The Career and Scholarship Center recently hosted “Clothes the Deal: Your Fashion Runway to Success.” The event, held in the Center for the Arts Atrium, involved both students and faculty “dressing for success.”
The fashion show, coordinated by Chris Carbone and Cheryl Barzey of the Career and Scholarship Center, demonstrated for students how they should dress for that all-important job interview or first job. “The purpose is to bridge the gap between student and professional,” Carbone said. “Most students,” he continued, “do not come from white-collar backgrounds…they don’t know that they need to know these things.” Jeanine Sledge, a junior Business Management major at CSI and one of the event’s many student volunteers, reiterated that statement saying, “most students out of high school don’t know this part.”
The runway show, which had diverse models, consisting of both students and faculty members, showcasing a variety of business outfits, was the highlight of the event, but it was the post show that may have had the biggest impact.
After the show, the students in attendance were able to speak with representatives from the Small Business Development Center, Staten Island Chamber of Commerce, and the Women’s Leadership Council. The professionals advised students on their career wardrobe by helping them pick out clothing from the “career closet,” a veritable department store of business clothing donated by the CSI community and many local clothing stores. They also provided invaluable advice on preparing for job interviews and the upcoming CUNY Big Apple Job Fair.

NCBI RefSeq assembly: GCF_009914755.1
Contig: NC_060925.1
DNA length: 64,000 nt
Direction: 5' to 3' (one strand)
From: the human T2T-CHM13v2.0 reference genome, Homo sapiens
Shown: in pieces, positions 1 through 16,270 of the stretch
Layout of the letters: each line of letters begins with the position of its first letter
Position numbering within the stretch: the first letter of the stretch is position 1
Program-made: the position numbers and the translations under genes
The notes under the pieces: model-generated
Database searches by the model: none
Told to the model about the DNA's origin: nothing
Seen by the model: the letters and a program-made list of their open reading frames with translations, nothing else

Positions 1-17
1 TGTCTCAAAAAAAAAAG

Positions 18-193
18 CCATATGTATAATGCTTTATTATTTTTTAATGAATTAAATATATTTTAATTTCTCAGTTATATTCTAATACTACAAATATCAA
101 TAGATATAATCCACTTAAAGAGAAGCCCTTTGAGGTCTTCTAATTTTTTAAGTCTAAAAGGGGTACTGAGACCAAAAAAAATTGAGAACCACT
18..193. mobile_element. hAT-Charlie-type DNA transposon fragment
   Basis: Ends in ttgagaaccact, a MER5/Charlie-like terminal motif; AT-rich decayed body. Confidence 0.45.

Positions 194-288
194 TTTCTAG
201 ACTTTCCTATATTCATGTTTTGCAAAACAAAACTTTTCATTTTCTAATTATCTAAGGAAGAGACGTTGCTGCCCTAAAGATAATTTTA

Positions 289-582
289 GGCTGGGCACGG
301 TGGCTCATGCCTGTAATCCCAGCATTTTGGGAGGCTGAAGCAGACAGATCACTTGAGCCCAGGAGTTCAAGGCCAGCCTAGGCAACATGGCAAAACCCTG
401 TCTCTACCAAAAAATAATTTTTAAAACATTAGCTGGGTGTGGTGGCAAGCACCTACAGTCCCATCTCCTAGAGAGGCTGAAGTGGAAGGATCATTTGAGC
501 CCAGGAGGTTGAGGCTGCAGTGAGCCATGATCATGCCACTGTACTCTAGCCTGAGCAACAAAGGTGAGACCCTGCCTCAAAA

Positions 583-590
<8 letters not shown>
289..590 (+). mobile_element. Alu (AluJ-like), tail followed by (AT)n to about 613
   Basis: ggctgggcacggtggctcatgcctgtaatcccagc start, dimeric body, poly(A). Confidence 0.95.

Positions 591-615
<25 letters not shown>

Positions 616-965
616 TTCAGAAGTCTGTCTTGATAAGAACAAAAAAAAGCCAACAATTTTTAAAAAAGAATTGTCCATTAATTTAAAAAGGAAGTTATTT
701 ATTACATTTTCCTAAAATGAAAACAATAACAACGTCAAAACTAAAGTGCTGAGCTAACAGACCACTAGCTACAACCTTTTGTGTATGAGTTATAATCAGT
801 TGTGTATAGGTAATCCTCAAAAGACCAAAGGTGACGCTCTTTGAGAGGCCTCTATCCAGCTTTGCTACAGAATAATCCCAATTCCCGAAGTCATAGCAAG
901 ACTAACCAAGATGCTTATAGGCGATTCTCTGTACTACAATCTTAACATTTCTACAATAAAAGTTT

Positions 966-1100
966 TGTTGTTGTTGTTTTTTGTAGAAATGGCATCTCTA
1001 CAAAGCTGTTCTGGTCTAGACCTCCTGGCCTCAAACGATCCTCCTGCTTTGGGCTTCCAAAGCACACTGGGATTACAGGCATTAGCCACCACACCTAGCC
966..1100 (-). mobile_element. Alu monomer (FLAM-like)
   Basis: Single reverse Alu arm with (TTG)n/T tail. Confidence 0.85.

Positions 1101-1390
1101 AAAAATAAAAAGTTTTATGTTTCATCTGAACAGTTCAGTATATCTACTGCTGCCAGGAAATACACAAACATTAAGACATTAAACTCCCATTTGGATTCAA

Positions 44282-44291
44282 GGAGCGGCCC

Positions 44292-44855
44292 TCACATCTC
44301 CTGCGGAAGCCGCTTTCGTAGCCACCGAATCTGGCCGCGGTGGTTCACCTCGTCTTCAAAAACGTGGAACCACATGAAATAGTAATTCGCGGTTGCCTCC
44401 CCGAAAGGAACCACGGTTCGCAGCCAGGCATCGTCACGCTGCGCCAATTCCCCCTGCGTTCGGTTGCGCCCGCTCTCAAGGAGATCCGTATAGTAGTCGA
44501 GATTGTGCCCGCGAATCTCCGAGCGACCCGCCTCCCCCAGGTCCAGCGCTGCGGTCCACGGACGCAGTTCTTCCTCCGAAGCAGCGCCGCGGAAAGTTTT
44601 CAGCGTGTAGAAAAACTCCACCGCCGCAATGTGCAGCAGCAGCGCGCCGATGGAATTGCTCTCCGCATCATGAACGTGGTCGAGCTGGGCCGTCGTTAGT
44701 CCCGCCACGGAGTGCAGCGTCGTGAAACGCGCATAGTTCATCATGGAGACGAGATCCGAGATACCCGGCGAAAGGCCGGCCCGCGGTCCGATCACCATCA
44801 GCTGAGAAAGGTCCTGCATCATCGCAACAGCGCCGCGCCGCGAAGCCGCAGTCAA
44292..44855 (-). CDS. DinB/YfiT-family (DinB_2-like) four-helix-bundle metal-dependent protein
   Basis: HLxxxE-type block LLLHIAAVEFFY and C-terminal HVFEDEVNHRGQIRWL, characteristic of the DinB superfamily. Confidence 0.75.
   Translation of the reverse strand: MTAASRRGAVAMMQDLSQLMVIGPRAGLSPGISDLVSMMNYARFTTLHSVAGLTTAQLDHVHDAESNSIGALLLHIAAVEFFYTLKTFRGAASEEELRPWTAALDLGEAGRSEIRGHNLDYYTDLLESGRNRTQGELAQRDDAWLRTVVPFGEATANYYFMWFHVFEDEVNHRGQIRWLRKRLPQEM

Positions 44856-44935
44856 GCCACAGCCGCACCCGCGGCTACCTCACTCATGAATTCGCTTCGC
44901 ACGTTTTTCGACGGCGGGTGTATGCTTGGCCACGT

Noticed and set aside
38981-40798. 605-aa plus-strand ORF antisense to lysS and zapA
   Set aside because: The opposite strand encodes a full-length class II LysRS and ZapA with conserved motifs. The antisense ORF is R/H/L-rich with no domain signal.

Carbone mentioned that the event’s purpose was two-fold: to hold a relaxing, fun event where the students learn something about the world outside the classroom, as well as “help educate the community about the young professionals attending and graduating from CSI.”
This was the second runway show that the Career and Scholarship Center has held, generating a lot of community attention from local retailers. Some of those who were in attendance were MYM Suits, Sears, Ann Taylor, and Men’s Wearhouse. The retailers offered discounts for all in attendance and had tables where attendees could browse through clothing and get fashion advice from the representatives. Jeanine Sledge called the show “liberating.” She went on to explain that she had “always wanted to do this,” referring to organizing a large, multi-layered event. “College is about molding.”
Overall, the event played to its dual purpose perfectly, offering students a chance to learn about real-world situations in a more casual, energetic atmosphere, as well as showing the professionals in attendance that CSI’s students are serious about entering the workforce and becoming effective and dynamic members of the community.